Procore integration is de rigueur for any construction software application, and Procore, or more specifically Procore’s partner strategy is now seen as a model for how construction interoperability will function. In a recent debriefing session, Trimble Vice President and General Manager, Construction Management Solutions (Viewpoint and MEP) Lawrence Smith, Smith suggested their recent acquisition of integration platform-as-a-service (IPaaS) vendor Ryvit was in part a nod to the success of Procore’s partner ecosystem. This acquisition not only gets Trimble the smarts and capacity to more quickly wire the various solutions that comprise the Trimble Construction One into an increasingly cohesive suite. But it also brings Trimble almost 30 solution partners that support the Ryvit API with integrations.

“I think Procore has clearly committed to that as part of their vision, and I think they've done a good job,” Kalanithi said. “It's clearly a model that works. I think it's working well for customers generally speaking, and it's a model that has worked in other industries too. And I think it's incumbent upon all of us that are providing solutions for the industry to just make sure that we make things easier for the customer so they can get the best solutions for the myriad of problems that they face.”

Using a partner ecosystem approach to interoperability, broad application vendors like Procore and Trimble can enable their customers to create solutions that support what Gartner would call the composable enterprise.

“I think they feel like they're not going to have best of breed solutions for every customer problem—that’s not feasible,” Kalanithi said. “And so, if they can create an ecosystem where customers can pull that together themselves, and those systems can play nice to each other, then that's what would be best for the market. And I of course agree with that.”


OpenSpace for drones

IRONPROS is also tracking a trend of various reality capture technologies consolidating into centralized applications where they can be viewed and managed on a single pane of glass. OpenSpace started supporting LiDAR in 2022. In January of 2023 prior to our debriefing call, OpenSpace announced its support the Insta360 Sphere, an easy-to-install dual 360° camera that can be attached to DJI Mavic Air 2 and Air 2S drones. Paired with OpenSpace's technology, drone capture with Sphere flows aerial construction views into what is becoming the industry standard platform for photogrammetry progress tracking. Moving in this direction is something a lot of other vendors are doing right now, but it is more a return to form for Kalanithi.

“As you may or may not know, the first company I started was sold to a company called 3D Robotics,” Kalathini said. “And I'm in this industry because we launched drone-based imaging products for construction, you know, so, um, it's something I, I know very well.”

What observers can watch for from OpenSpace is a focus more aligned with the needs of vertical versus horizontal construction. Many of the more popular construction drone flight and image processing applications are focused on surveying or downward views from a light, fixed-wing drone. Sending a drone up a riser to capture mechanical as-builts before they are enclosed by concrete or along a façade to inspect quality involves a multi-rotor drone that can ascend and descend vertically and hover in place.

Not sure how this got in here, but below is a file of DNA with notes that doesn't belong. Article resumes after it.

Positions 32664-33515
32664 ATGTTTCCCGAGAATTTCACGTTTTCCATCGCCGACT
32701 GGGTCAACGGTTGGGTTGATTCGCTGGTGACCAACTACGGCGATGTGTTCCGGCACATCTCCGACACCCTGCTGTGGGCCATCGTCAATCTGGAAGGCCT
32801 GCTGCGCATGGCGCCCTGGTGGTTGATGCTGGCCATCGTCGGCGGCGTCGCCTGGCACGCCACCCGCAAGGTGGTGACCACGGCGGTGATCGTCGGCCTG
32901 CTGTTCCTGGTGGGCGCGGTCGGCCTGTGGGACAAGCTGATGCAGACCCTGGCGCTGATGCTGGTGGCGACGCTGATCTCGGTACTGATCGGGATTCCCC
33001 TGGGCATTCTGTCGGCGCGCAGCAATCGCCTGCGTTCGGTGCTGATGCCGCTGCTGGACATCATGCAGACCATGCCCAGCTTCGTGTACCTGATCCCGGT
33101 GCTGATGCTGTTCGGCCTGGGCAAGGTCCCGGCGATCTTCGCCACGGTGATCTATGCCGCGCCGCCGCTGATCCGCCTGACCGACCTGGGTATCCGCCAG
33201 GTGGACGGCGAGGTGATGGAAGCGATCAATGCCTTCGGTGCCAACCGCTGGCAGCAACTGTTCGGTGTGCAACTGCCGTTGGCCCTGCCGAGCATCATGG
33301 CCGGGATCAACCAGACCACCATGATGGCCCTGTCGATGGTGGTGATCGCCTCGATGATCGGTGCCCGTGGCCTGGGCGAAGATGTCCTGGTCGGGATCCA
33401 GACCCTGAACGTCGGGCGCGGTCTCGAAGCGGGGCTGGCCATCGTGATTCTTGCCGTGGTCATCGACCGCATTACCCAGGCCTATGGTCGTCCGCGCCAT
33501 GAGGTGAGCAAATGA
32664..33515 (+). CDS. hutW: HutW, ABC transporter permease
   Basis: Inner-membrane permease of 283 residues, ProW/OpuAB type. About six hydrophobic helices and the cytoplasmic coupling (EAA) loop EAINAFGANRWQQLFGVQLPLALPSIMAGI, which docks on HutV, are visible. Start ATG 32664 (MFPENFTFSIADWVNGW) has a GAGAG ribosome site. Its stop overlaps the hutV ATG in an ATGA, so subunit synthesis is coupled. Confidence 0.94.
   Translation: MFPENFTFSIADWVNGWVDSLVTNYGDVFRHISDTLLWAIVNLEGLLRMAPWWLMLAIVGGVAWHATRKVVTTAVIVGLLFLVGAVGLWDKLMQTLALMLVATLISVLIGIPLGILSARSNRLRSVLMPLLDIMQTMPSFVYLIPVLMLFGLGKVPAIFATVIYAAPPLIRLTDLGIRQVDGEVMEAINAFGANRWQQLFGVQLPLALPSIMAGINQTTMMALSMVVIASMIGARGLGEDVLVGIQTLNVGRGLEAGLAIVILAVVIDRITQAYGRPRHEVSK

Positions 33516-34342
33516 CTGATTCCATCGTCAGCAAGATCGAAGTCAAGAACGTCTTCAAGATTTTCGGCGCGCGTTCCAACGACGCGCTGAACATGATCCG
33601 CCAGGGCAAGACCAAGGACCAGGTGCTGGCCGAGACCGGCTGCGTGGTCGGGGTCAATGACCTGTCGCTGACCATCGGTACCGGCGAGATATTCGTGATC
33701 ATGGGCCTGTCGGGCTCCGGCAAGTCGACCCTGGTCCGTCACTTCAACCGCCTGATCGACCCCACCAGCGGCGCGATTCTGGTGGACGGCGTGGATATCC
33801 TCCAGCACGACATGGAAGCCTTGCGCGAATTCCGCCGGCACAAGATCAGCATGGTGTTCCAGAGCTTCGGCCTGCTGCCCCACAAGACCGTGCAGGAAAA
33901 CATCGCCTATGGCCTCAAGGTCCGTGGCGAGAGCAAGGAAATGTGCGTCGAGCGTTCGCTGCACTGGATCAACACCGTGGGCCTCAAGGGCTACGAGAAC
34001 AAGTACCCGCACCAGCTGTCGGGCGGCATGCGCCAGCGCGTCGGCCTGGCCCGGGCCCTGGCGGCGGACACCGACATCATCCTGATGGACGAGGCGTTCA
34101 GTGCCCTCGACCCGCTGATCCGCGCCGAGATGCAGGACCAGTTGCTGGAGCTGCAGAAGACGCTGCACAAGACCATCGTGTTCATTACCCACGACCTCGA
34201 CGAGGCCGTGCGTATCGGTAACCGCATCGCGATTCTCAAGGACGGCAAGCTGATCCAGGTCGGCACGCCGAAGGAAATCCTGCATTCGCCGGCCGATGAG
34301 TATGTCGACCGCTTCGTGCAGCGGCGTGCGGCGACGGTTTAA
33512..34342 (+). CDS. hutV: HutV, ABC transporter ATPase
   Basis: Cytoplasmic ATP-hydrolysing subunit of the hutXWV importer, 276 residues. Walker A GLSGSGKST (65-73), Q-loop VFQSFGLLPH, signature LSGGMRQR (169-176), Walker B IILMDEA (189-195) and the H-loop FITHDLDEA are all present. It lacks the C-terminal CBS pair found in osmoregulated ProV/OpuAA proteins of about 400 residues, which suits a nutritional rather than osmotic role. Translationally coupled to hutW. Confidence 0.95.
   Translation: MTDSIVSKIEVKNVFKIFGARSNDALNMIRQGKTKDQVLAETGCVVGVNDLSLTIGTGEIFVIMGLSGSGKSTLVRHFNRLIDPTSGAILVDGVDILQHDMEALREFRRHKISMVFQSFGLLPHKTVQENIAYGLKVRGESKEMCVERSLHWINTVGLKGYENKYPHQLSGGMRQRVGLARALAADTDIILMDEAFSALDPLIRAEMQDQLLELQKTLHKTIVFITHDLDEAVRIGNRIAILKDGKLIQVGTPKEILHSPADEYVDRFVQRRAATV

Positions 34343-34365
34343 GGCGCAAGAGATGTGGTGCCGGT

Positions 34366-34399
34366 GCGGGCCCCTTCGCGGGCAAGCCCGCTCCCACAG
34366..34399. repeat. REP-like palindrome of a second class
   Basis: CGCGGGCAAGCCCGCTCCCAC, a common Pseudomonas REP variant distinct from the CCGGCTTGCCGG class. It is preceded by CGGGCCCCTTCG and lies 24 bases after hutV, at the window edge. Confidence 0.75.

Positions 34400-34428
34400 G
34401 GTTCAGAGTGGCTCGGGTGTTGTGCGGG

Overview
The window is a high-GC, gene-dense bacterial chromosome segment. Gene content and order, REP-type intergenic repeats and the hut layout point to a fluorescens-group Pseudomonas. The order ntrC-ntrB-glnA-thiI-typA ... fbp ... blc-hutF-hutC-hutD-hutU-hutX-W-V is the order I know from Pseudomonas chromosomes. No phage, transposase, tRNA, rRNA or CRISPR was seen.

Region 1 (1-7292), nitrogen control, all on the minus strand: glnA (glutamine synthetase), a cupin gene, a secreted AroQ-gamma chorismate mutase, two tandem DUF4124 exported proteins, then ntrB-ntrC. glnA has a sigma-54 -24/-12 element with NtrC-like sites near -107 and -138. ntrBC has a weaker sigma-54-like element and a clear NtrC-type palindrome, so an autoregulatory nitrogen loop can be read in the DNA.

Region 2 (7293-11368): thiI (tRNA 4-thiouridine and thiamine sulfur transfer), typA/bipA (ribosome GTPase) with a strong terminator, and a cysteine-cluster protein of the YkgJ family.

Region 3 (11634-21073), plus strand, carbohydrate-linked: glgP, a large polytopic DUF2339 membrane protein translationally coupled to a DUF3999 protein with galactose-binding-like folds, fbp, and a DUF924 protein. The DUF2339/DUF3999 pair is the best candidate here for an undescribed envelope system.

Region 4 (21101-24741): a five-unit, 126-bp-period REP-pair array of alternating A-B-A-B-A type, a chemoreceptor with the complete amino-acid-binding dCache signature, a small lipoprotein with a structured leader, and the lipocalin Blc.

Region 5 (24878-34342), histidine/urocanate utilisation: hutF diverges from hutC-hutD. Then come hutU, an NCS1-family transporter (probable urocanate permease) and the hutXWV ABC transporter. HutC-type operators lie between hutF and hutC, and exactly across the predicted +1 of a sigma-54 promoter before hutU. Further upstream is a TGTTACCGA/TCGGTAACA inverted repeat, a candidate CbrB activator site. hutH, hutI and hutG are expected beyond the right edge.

“You know, there are other uses of this technology for agriculture and things like that, and they have different needs and we're not interested in supporting those,” Kalathini said. “Because that's not the customers that we serve. We just asked what is a way we can support getting this data into our platform for our customers’ benefit with a focus on simplicity, ease of use, reliability and power. There's a lot of technology behind the scenes, but we really prioritize that simple user experience. So we saw this customer need and we implemented it.”

Reducing project risk

A more down-to-earth way Kalanithi is looking at driving immediate benefit for OpenSpace customers is by reducing their insurance rates.

“One thing that we're really excited about is, is the fact that the, that once you have the type of data that our technology provides, it really brings down the overall risk of a project, which kind of makes sense,” Kalathini said. “If you have a system of record and if there's a dispute, then you have that instant replay to see what's there. Also, if you have general contractor tracking their project with data like ours, that's less likely to have problems. So in insurance speak, that means that you'll have fewer losses on projects using our technology, and that if there is a claim, that it can be resolved and adjusted much more efficiently.”

This risk reduction according to Kalanithi enables a discount program with construction industry business insurance provider Shepherd. This program provides qualified contractors with underwriting credits and improved coverage on their Shepherd insurance policies, based on their OpenSpace usage.

“We believe use of this technology improves the risk equation, the underwriting for any given project,” Kalathini said. “I really find that exciting because a lot of the difficulty of construction, and there's lots of sources of it, is just the cost, especially these, these non-hard costs, like costs associated with payments or insurance.”


BOTTOM LINE: Photogrammetry technology is becoming more ubiquitous in construction, but most contractors are only scratching the surface of what it can do once paired with machine vision technology to quantify construction work put in place. This type of technology is more widely applied to aerial drone photogrammetry where an aggregate provider will automate their inventory and stock pile tracking. OpenSpace has the reach and the substance to have staying power, so even if rivals like Constru run slightly ahead in some technical features, OpenSpace will be a safe bet and with a customer success team of about 50 as of 2022, they seem committed to helping contractors advance their adoption of the technology.